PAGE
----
I have finished other rosewoods with Watco Teak Oil and have been quite happy with the results, but in this case I chose to use the cream version of Shellawax, an Australian product I have used extensively before on smaller items, and I was enormously pleased with the lustrous result. The product couldn’t be simpler and easier to use. I simply dipped a clean lint-free rag into the cream and rubbed it all over the bowl, with the lathe off. Then with the lathe turned back on, I used the wet area of the rag to apply pressure while moving back and forth over the treated areas. The frictional heat created a very nicely glossy finish in seconds. The Shellawax, as the name implies, is a combination of shellac and natural waxes. I am beyond pleased with the results of this finishing product on the Yucatan Rosewood. The manufacturer assures users that it will work well with even the oiliest of woods, but I have not tested it on something as oily as, say, Cocobolo.
I enjoyed working with Yucatan Rosewood. I found the natural color, which in areas verges on purple, and the figure, especially in the interior of the bowl, to be quite pleasing. Yes, I had to work slowly, especially as the piece was rather deep, but patience is frequently rewarded with any species of wood, although it is essential with such a hard and dense material as Yucatan Rosewood.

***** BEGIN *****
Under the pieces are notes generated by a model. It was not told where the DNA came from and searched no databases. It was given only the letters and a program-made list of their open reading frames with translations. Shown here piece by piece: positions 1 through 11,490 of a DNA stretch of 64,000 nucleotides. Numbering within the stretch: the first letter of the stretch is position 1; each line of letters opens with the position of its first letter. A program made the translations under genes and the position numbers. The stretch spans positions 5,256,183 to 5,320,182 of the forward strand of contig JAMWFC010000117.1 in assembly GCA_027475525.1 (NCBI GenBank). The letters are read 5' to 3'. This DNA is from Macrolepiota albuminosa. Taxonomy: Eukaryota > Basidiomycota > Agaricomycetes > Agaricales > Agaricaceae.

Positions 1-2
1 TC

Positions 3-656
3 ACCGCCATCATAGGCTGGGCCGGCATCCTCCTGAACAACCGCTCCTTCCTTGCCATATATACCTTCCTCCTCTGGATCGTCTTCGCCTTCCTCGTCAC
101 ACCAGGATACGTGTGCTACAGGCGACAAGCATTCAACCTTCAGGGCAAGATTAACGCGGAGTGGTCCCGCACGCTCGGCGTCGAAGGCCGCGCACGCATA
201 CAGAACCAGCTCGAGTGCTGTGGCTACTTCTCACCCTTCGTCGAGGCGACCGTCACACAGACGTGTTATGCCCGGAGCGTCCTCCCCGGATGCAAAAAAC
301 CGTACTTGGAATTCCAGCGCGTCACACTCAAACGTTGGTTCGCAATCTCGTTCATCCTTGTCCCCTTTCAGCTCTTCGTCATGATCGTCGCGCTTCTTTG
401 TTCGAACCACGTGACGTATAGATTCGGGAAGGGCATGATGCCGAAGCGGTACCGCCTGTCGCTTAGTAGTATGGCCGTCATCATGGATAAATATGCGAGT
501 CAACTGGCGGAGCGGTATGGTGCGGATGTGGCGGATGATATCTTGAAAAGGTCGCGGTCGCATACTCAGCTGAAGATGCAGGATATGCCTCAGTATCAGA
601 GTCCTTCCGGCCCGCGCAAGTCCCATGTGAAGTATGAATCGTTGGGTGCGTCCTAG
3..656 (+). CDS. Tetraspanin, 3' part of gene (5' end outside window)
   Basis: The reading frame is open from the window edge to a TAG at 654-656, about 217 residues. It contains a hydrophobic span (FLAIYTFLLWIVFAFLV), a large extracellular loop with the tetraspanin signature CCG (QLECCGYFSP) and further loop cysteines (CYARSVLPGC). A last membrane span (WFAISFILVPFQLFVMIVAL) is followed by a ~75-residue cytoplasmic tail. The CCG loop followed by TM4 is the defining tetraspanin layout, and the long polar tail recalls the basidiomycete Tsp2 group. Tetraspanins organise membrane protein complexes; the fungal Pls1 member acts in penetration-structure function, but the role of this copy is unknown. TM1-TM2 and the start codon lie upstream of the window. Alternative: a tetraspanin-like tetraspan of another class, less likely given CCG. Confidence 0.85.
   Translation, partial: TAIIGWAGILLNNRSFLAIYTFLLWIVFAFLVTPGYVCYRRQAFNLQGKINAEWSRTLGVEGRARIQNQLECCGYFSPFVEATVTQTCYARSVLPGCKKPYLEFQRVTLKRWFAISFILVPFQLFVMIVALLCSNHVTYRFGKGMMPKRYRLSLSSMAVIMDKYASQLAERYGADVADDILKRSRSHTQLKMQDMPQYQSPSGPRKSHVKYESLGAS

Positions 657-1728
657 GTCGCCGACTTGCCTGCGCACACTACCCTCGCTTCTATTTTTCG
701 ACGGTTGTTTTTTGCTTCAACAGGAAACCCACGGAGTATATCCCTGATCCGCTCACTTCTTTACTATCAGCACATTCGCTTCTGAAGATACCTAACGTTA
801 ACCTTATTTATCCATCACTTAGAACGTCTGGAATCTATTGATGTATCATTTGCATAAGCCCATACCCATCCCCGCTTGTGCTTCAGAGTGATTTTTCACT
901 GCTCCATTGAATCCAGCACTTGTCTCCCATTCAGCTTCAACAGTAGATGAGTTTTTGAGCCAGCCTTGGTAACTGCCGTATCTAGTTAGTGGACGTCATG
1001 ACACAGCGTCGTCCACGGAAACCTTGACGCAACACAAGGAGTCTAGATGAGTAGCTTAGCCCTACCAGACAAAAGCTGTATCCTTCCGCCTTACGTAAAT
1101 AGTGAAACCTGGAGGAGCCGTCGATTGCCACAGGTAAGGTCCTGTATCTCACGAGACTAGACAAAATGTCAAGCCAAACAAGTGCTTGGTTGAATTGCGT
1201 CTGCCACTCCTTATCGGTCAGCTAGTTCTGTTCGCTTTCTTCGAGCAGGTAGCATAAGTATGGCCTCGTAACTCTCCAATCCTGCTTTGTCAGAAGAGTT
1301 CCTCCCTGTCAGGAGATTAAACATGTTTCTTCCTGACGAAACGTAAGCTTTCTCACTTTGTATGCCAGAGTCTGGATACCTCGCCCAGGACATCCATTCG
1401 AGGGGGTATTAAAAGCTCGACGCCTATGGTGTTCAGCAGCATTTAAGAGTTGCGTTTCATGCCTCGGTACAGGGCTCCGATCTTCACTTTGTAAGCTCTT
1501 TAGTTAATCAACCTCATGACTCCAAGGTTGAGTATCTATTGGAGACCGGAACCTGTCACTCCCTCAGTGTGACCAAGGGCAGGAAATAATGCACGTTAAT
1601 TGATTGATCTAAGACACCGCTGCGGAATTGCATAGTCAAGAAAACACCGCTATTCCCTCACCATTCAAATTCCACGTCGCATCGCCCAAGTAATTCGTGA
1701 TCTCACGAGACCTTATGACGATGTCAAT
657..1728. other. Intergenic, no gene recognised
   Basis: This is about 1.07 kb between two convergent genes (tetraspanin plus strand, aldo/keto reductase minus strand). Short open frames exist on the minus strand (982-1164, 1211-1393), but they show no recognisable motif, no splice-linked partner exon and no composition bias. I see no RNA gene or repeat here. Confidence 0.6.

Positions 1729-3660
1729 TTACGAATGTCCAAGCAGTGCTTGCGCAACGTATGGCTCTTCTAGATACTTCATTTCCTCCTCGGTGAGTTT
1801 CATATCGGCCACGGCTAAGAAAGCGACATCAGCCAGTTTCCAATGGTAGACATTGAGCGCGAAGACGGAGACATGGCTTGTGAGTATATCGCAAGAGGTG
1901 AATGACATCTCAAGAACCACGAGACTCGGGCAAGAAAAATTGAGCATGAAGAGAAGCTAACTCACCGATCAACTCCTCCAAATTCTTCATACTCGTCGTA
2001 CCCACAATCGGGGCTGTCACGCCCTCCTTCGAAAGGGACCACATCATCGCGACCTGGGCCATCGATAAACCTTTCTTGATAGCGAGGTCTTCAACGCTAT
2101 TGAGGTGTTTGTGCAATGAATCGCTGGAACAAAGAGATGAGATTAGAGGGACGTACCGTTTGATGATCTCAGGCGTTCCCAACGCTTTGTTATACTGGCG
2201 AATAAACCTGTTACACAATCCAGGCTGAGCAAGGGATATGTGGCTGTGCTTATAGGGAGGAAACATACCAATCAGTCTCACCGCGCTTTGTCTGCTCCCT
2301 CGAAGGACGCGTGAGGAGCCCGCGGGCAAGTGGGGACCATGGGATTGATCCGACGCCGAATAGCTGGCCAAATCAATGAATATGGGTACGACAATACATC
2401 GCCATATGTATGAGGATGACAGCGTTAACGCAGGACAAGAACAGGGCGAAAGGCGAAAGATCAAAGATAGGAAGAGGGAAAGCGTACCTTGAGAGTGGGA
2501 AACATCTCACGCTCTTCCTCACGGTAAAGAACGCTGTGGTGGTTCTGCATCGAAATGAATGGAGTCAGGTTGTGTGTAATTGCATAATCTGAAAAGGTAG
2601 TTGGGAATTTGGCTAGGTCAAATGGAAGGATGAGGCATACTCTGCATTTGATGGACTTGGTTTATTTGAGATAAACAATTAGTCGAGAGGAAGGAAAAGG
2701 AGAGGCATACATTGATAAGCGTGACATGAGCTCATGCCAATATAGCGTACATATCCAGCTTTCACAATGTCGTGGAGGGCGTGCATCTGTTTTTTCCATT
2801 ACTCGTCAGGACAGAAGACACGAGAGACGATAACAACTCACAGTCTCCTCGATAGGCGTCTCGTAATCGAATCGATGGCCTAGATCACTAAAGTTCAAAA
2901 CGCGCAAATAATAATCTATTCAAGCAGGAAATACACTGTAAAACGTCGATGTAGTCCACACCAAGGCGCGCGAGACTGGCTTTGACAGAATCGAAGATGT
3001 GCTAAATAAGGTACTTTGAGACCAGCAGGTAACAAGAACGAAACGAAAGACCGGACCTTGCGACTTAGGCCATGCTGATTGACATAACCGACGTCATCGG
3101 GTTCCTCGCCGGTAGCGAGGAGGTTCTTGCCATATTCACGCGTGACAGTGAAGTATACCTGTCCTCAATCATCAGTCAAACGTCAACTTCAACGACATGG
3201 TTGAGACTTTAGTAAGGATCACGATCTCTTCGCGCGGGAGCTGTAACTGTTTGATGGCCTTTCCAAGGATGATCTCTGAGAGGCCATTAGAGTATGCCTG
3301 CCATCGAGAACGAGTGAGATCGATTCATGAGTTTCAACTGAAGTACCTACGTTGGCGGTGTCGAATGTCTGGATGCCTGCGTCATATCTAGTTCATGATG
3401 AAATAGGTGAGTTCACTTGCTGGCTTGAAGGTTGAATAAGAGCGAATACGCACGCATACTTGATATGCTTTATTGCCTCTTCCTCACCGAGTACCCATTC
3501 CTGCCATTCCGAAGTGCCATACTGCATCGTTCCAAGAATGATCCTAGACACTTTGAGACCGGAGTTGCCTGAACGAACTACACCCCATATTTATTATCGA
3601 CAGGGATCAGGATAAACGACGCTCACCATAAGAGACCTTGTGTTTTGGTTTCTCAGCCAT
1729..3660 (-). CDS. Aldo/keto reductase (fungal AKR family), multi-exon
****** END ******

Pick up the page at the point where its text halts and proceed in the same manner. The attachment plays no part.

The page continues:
I think Yucatan Rosewood is a quite lovely wood with which a wood worker with some reasonable experience and knowledge about the wood should be able to succeed, especially if potential challenges are known and planned for in advance. Any wood worker who would like to try working with Yucatan Rosewood, or any of the other rosewoods which tend to present difficulties due to the high oil content, should, I think, conduct additional research into how to best achieve their desired result with the wood. And given the conservation status of so many of the rosewoods now, it is essential to be as certain as possible that the source from which the Yucatan, or any other Rosewood is obtained is acquiring stock legally and in full accordance with international treaty provisions and regulations.
As always, I wish all my readers a great experience in whatever their wood working interests happen to be and to those who like working with lathes especially, do a good turn today!